Investigation of porosity, texture, and deformation behavior using high energy X-rays during in-situ tensile loading in additively manufactured 316L stainless steel

Aeriel D. Murphy-Leonard, Darren C. Pagan, Patrick G. Callahan, Zach K. Heinkel, Christopher E. Jasien, David J. Rowenhorst

Research output: Contribution to journalArticlepeer-review

2 Scopus citations

Abstract

The evolution of damage, texture, and strain in additive manufactured (AM) 316L stainless steel produced via laser powder bed fusion was investigated during in-situ tensile loading using high energy X-rays. Synchrotron X-ray computed tomography (XCT) measurements were performed to determine the initial porosity and monitor the evolution of porosity during tensile loading as well as detect the initiation and growth of voids from pre-existing pore defects in the specimens. The as-built tensile specimens had a cross-sectional area of 1 mm2, which was chosen in order to understand damage behavior in thin-walled structures. Far-field X-ray diffraction measurements were performed to quantify crystallographic texture and the distribution of internal elastic strains during loading. The initial texture from the AM build process had a weak {220} texture aligned parallel to the build direction. As a result of tensile deformation, a strong {111} + {200} double fiber texture develops at high tensile strains and remains until fracture. XCT results confirmed that the inhomogeneous distribution of porosity near the surface played a significant role in damage evolution during tensile loading where voids and cracks initiated at pre-existing pores located within the contour zone. These pores were found to have asymmetric or irregular morphology. At high tensile strains, the massive accumulation of internal damage at these pores eventually connected to the surface reducing the ductility in these thin-walled AM samples and resulting in final failure.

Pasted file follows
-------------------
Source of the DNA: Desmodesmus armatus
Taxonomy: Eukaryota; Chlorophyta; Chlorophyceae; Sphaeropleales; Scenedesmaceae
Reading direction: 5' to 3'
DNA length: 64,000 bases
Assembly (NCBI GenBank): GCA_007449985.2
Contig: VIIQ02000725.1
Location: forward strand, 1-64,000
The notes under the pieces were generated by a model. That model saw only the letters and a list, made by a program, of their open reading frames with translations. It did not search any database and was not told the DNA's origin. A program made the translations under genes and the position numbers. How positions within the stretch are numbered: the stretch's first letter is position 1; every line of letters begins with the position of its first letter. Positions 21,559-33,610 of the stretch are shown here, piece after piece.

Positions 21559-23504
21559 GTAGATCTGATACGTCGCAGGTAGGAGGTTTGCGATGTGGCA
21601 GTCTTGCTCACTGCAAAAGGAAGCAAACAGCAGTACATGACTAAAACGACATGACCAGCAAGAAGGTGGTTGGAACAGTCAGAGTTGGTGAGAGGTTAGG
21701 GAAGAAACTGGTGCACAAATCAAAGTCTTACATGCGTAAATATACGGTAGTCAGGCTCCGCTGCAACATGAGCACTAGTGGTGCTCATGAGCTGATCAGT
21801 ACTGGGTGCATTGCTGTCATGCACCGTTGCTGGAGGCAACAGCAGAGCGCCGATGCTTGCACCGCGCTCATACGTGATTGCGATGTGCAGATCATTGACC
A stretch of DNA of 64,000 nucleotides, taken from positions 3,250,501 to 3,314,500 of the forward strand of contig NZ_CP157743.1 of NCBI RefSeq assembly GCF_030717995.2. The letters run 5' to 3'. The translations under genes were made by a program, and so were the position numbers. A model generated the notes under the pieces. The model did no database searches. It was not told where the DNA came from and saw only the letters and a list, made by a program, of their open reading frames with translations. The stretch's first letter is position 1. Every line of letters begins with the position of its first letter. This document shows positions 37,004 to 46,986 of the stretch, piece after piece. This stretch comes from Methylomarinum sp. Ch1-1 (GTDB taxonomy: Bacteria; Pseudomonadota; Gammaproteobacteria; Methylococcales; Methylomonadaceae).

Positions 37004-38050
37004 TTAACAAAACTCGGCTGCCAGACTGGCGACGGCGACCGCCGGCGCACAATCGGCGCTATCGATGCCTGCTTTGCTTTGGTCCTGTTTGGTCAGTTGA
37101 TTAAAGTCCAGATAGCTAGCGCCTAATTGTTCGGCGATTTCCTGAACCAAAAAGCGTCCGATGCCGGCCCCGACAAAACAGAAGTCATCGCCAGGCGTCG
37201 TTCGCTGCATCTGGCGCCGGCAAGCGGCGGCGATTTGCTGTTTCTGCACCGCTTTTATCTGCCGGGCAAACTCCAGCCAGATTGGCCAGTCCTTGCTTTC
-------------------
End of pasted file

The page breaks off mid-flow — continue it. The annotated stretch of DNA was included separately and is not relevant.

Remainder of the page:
Original languageEnglish (US)
Article number141034
JournalMaterials Science and Engineering A
Volume810
DOIs
StatePublished - Apr 8 2021

All Science Journal Classification (ASJC) codes

  • Materials Science(all)
  • Condensed Matter Physics
  • Mechanics of Materials
  • Mechanical Engineering

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